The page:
The bipartisan group of lawmakers support the Sentencing Reform and Corrections Act of 2017, which seeks to reduce sentencing for prior drug offenses, reduce the current mandatory minimum sentences, and help recently released inmates reintegrate into society and become productive citizens.

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Lawmakers from both sides arrive at the same conclusion based on different reasons. However, what truly matters to voters is that they can, at least, arrive at the same conclusion.

 

Grassley introduced the bill in the Senate on Oct. 4. The Iowa Republican said the bill “ensures that these consequences fit their crimes by targeting violent and career criminals who prey on the innocent while giving nonviolent offenders with minimal criminal histories a better chance to become productive members of society.” Grassley added that the legislation “strikes the right balance of improving public safety and ensuring fairness in the criminal justice system.”

Democrats, like Booker, argue that the legislation prevents minorities and the poor from being “disproportionally affected” by what Leahy described as “ineffective and draconian mandatory minimum sentences.”

“The mass incarceration explosion of the last 40 years has cost taxpayers billions of dollars, held back our economy, undermined public safety, disproportionately affected communities of color and the poor, and devalued the very idea of justice in America,” Booker said. “The bipartisan Sentencing Reform and Corrections Act is a critically important and urgently needed step forward to help right these wrongs.”

Booker is right. The U.S. prison population is among the highest in the world, with an estimated 6,741,400 inmates in federal, state and local prisons at the end of 2015, according to a Dec. 29, 2016 press release from the Bureau of Justice Statistics.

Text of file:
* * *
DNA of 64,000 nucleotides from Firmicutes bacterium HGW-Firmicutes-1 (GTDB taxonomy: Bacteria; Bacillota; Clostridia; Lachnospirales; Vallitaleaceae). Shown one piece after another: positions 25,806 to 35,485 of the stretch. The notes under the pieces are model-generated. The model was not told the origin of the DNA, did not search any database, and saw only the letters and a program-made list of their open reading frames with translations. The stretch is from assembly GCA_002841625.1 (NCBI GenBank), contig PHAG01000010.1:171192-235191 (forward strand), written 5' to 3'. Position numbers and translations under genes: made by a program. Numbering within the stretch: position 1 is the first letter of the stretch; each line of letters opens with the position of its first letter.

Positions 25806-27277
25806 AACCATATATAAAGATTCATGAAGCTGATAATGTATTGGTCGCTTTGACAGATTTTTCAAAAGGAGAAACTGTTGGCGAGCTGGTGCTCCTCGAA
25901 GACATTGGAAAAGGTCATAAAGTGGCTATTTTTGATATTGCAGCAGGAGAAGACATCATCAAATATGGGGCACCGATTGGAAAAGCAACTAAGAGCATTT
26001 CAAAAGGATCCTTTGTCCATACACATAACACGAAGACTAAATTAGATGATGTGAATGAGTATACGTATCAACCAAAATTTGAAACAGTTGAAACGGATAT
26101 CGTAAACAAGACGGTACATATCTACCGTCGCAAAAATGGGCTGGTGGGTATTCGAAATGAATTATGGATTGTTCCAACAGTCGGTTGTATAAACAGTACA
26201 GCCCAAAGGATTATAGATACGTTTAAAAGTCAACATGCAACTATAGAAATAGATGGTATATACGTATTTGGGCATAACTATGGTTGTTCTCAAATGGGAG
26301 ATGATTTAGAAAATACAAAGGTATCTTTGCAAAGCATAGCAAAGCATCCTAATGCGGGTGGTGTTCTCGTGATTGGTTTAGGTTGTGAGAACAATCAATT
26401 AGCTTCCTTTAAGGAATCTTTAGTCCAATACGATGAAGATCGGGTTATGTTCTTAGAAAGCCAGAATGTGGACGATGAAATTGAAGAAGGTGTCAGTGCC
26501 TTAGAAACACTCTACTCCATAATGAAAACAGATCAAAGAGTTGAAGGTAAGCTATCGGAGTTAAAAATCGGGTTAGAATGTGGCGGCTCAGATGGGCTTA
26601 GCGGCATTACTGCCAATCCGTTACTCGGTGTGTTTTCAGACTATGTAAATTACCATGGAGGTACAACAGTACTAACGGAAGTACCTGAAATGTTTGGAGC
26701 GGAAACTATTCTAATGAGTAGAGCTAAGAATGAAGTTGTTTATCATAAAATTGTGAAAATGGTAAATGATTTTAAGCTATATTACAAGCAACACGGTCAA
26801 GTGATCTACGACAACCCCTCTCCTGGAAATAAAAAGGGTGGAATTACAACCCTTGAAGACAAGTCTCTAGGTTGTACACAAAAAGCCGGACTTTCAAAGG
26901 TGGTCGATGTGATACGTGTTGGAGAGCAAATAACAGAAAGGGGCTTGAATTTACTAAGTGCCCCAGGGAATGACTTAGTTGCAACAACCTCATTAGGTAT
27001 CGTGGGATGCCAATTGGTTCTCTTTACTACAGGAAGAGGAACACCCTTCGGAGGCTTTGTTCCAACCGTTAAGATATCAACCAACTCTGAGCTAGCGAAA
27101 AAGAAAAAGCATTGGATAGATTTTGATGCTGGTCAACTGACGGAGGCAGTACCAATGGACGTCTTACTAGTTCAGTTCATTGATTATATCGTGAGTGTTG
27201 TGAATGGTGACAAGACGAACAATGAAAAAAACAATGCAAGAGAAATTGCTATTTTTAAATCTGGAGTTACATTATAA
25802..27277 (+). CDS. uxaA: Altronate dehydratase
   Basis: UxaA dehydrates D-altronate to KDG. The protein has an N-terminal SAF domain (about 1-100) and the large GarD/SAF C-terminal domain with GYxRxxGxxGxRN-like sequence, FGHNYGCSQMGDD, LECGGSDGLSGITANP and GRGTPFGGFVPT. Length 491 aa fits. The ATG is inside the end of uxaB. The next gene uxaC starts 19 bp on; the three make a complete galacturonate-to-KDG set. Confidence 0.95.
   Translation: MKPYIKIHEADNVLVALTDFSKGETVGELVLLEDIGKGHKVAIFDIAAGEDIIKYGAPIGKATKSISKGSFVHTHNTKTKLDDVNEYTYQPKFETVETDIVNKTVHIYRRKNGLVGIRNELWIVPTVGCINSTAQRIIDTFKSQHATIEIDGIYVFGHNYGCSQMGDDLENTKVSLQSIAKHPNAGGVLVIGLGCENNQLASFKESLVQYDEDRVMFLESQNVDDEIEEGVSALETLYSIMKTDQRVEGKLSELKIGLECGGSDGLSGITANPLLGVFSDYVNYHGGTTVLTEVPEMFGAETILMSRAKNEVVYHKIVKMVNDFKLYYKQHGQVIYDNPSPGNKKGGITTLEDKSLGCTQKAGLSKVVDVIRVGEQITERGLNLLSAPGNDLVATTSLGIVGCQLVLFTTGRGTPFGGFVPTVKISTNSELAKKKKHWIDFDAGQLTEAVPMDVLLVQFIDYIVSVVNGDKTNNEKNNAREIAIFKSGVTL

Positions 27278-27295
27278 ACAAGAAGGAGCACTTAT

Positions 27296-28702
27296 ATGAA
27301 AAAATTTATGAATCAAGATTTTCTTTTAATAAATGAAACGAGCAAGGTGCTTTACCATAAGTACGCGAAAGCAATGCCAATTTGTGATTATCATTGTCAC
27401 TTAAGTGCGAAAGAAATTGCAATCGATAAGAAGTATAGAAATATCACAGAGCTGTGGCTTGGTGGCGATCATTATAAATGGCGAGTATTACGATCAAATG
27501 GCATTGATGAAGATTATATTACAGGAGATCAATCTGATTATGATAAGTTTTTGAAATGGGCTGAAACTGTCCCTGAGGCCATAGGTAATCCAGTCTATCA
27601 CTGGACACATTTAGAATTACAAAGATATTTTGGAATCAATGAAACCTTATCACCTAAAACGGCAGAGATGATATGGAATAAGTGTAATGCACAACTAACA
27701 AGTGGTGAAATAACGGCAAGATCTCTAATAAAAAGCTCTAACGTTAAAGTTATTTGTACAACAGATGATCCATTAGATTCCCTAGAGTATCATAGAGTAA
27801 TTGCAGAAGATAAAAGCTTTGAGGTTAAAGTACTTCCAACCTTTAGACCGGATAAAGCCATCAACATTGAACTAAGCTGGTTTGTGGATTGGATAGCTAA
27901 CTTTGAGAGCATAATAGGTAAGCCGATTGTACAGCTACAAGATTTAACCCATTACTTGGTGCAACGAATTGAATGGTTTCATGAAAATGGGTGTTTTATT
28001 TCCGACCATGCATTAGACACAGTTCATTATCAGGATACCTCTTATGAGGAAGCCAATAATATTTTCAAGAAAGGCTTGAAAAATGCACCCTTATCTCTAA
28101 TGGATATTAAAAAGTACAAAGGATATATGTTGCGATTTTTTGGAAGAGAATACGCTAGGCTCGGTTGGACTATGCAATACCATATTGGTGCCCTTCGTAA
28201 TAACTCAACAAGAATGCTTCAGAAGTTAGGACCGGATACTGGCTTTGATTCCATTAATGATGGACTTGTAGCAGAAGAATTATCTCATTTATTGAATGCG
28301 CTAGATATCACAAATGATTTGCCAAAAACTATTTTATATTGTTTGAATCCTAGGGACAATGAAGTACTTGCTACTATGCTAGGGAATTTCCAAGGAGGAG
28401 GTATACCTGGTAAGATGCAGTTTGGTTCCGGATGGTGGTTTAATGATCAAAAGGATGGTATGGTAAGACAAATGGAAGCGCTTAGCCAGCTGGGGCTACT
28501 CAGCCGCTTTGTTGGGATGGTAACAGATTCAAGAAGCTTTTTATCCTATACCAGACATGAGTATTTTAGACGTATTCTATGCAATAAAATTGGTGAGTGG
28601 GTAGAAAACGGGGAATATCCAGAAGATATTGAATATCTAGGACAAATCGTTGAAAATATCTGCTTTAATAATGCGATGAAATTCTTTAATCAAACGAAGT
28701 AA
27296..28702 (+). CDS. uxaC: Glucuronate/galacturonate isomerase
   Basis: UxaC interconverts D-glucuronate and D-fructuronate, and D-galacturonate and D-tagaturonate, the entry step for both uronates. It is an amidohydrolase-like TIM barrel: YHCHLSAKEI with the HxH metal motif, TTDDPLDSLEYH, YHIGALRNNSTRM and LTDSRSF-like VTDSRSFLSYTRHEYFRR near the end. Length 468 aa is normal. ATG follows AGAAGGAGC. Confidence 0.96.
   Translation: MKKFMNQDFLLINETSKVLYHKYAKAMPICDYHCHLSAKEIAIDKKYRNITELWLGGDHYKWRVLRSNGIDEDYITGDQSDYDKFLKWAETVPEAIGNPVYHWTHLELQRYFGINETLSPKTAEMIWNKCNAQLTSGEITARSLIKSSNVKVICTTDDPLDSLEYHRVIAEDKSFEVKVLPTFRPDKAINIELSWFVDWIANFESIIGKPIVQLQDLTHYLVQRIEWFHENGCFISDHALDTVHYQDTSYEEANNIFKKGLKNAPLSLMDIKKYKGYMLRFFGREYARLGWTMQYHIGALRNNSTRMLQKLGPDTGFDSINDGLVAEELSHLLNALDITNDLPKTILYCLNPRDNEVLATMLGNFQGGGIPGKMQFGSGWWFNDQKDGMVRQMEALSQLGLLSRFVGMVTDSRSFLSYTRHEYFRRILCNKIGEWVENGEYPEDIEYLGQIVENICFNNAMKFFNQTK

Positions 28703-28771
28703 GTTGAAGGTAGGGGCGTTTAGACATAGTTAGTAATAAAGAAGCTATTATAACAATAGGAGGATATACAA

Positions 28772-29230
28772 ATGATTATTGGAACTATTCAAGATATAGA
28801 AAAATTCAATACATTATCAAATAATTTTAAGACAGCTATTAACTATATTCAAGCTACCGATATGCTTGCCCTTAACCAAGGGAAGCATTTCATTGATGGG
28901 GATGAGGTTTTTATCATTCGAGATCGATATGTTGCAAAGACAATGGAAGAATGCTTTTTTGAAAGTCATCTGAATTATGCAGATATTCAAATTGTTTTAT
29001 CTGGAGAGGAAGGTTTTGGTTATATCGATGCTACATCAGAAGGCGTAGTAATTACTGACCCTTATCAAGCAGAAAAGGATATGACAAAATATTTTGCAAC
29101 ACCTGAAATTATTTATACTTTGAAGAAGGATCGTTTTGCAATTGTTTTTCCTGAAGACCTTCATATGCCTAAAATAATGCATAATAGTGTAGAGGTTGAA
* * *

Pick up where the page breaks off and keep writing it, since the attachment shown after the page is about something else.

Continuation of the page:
According to the ACLU, the U.S. was the “world’s largest jailer” in 2014. Despite being home to just five percent of the global population, the U.S. inmate population accounted for 20 percent of the world’s total incarceration population during that year.

It’s a trend that has been rising steadily for decades. Between 1980 and 2014, the population of inmates in the U.S. increased 408 percent. Meanwhile, the violent crime rate in the U.S. has steadily declined since 1980, with the exception of a slight uptick in violent crime during the early to mid-1990s, Business Insider reported.

The issue of criminal justice reform is one of the few in Washington that could bring lawmakers from both sides of the aisle together to potentially pass landmark reforms, though it’s unclear whether Trump and Attorney General Jeff SessionsJefferson (Jeff) Beauregard SessionsTrump attends football game with Jeff Sessions' Alabama Senate race opponent Bradley Byrne Impeachment tests Barr-Trump relationship Tide, Tigers and Trump: President hopes for home-field advantage in Alabama MORE, who generally support stricter sentences, would support the legislation.

Yet, without the repeal of ObamaCare, and with the prospects for tax reform in question, the administration would be smart to embrace criminal justice reform as one significant legislative victory potentially within its reach.

Jon Street is a former assistant editor for The Blaze and the former Vermont Bureau Chief for The Franklin Center's Watchdog.org."